Rubber Industry

One of the three L's of Kottayam City is Latex. Kottayam is a major trading centre of natural rubber in India. Rubber trees are extensively cultivated in central Kerala, on plantations, both large and small especially in vast areas of Kottayam District, . The Rubber Board, a body set up by the Government of India for the development of the rubber industry, is located at Kottayam.[14] A number of small and medium-sized enterprises in and around the town are engaged in the processing of rubber latex and manufacturing of rubber products. Besides rubber, Kottayam is a trading place of other commercial crops like spices cultivated widely in the surrounding areas. The Plantation Corporation of Kerala has its headquarters at Kottayam.


Illikkal Kallu
Illikkal rock near Teekoy, a trekking destination in Kottayam

Tourism is not a major contributor to the economy as no tourism related businesses thrive in the town.



The cuisine of Kottayam is the same as rest of Kerala, but with a distinct Syrian Christian influence seen in the use of coconut and spices, as well as beef, pork and sea food in Kerala cuisine. But still it has a multitude of both vegetarian and non-vegetarian dishes. Rice is the staple food eaten twice or thrice a day. Lunch dishes are most probably rice with curry. Most of the breakfast foods are made using either rice or wheat.


Margamkali and Arjuna Nritham are popular dance forms. Margamkali and martial arts such as Parichamuttukali are popular among the Syrian Christian community. It is performed by men and women separately. In the past, it was performed during Syrian Christian weddings. Arjuna Nritham, also known as Mayilpeeli Thookkam is a popular dance form performed by men. Besides these, other South Indian dance forms like Bharatanatyam, Mohiniyattom, and Kuchipudi and classical Carnatic music are also practised by a large number of young people.

Chuvar Chitra Nagari

Chuvar Chitra Nagari or City of Mural was an initiative taken by the authorities of Kottayam and the Kerala Lalithakala Akademi to add a new tag to Kottayam and to preserve and promote this mural art culture of Kerala.

Mural near Gandhi Square depicting a musical concert from Hindu Mythology
Mural from Pushpagiri Church symbolising he Ark of Noah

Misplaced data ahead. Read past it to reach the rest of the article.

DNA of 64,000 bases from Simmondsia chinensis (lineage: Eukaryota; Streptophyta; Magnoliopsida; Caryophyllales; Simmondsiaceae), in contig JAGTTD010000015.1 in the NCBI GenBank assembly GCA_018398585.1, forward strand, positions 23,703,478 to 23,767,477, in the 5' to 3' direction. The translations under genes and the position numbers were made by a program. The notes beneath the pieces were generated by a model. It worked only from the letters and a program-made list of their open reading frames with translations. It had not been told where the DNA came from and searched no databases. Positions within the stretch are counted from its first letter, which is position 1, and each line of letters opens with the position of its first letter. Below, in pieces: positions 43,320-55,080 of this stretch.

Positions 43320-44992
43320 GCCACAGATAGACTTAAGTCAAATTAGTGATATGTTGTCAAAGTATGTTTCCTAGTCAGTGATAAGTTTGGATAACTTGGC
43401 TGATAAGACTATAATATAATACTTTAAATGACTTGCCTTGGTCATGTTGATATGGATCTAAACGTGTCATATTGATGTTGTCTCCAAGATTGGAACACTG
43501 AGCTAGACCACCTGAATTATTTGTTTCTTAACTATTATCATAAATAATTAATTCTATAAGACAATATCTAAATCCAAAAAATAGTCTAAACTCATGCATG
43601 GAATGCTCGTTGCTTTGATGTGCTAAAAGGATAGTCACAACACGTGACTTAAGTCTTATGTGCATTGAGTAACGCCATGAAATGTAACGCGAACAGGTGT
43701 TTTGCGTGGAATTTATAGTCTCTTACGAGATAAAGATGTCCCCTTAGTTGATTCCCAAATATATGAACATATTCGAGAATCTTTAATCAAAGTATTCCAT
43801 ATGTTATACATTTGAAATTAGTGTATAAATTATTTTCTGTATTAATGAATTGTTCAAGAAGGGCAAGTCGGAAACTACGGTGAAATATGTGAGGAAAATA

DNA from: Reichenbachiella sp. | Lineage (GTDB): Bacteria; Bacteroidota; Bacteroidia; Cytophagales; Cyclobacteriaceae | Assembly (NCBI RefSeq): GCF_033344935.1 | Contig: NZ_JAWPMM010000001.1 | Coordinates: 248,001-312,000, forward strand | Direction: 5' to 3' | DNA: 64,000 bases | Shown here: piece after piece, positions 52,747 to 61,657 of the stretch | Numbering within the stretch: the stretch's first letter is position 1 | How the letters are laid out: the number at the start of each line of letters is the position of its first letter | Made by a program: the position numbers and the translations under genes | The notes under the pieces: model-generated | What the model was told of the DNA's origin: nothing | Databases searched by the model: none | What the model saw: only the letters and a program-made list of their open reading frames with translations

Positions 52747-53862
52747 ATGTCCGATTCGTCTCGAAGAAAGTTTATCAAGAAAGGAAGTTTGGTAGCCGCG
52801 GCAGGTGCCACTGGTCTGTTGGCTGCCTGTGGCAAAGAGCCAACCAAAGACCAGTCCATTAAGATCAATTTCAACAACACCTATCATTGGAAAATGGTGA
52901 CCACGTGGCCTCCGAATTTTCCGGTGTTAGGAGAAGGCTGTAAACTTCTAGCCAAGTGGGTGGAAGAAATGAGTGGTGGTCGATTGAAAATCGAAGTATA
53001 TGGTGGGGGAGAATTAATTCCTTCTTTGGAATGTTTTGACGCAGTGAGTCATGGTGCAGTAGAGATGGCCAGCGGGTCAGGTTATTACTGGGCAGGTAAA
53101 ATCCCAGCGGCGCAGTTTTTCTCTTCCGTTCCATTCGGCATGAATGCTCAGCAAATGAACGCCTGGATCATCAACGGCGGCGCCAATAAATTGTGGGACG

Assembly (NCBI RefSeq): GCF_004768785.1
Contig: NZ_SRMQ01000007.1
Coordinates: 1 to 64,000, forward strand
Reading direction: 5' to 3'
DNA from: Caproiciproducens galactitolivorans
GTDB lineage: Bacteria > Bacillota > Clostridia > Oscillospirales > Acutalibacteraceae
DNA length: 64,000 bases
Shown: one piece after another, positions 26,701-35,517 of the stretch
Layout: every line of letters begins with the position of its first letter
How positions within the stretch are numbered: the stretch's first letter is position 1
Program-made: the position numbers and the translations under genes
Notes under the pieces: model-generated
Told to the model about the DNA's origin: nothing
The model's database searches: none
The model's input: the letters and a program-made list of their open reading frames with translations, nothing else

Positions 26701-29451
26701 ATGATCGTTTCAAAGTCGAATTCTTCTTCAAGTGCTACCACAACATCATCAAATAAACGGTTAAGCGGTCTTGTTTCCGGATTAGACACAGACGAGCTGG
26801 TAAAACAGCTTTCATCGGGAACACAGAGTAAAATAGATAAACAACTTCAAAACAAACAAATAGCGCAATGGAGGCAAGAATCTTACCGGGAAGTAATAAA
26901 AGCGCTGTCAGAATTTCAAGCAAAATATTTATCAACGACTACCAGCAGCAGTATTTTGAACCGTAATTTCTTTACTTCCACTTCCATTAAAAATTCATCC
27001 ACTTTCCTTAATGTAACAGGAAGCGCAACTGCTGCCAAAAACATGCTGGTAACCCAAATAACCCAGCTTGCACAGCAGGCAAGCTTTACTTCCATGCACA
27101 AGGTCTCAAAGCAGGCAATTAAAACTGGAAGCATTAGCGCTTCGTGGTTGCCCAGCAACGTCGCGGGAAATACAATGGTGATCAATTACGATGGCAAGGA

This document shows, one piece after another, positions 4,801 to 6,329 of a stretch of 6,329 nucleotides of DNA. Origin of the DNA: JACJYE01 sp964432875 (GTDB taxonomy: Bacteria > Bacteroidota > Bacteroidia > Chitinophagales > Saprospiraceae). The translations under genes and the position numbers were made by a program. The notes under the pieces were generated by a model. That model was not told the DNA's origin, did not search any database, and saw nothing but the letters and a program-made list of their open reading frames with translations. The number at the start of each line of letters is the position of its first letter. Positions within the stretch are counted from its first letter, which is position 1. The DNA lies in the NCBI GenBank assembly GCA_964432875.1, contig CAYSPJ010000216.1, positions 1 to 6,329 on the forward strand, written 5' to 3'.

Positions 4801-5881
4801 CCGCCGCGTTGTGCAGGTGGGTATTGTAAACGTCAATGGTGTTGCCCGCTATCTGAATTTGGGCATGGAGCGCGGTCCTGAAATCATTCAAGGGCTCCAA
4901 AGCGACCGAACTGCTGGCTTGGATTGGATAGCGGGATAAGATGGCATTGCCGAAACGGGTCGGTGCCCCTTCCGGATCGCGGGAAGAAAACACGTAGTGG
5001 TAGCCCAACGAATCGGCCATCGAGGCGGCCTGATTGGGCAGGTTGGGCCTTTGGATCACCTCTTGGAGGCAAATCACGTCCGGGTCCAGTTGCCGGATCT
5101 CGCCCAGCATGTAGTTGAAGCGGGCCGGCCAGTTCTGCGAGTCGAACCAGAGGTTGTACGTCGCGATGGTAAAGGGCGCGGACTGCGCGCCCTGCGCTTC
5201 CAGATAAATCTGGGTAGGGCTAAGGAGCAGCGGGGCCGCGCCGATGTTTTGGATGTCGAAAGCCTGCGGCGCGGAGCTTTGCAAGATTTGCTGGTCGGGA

Mural from Collectorate Interior depicting the culture of Kottayam
Mural from Collectorate Entrance forming an illusion as if the person is pulling the plant
Mural from Collectorate Entrance depicting the press industry in Kottayam



Road Networks

Kottayam lies on the National Highway 183 (Old NH 220) connecting the City of Kollam and Theni. The NH183 connects Kottayam to the state of Tamil Nadu.

Main Central Road or MC Road or the SH1 is one of the state highways passing through the city. This highway connects Kottayam to the north up to Angamaly. In south, it links Kottayam to Changanasserry and the remaining main cities in the south up to Trivandrum.

SH9 or the Kottayam Kozhenchery Road is the other state highway which connects Kottayam to the Pathanamthitta district.

Seematti Round is the junction of most of the roads in the city. It is the busiest junction with 6 roads intersecting here.


Public transport in the town is largely dependent on buses, run by both private operators and the Kerala State Road Transport Corporation (KSRTC). There are three bus stations serving Kottayam, two of which cater to private buses and one exclusively for KSRTC buses.


Hired forms of transport include metered taxis and auto-rickshaws.


Kottayam railway station (Station Code:KTYM) is under the administration of the Southern Railway. Kottayam railway station has 3 platforms for handling long distance and passenger trains. A railway goods shed is also situated at the station. The station is located at Nagampadam which is at a distance of 2.5 km from Kottayam town. Kottayam lies on the busy rail route between Thiruvananthapuram - Kollam - Ernakulam and is served by several long distance trains connecting most major cities in the country.

The nearest main railway station to the north is Ernakulam South or the Ernakulam Junction Railway Station. The nearest main railway station to the south is Kayamkulam Junction. The Kottayam Railway station and the tracks to it lies parallel to the Cherthala railway station and its tracks. Chingavanom railway station lies towards the south of the Kottayam town railway station and it is a goods station. Other railway stations nearby are Ettumanoor, Kumaranellore and Changanasserry


The nearest airport is Cochin International Airport, 90 km to the north.


Kottayam Port, India's first multi-modal Inland Container Depot (ICD) and a minor port using inland water way, is situated at Nattakom near Kodimatha, on the banks of Kothoor river.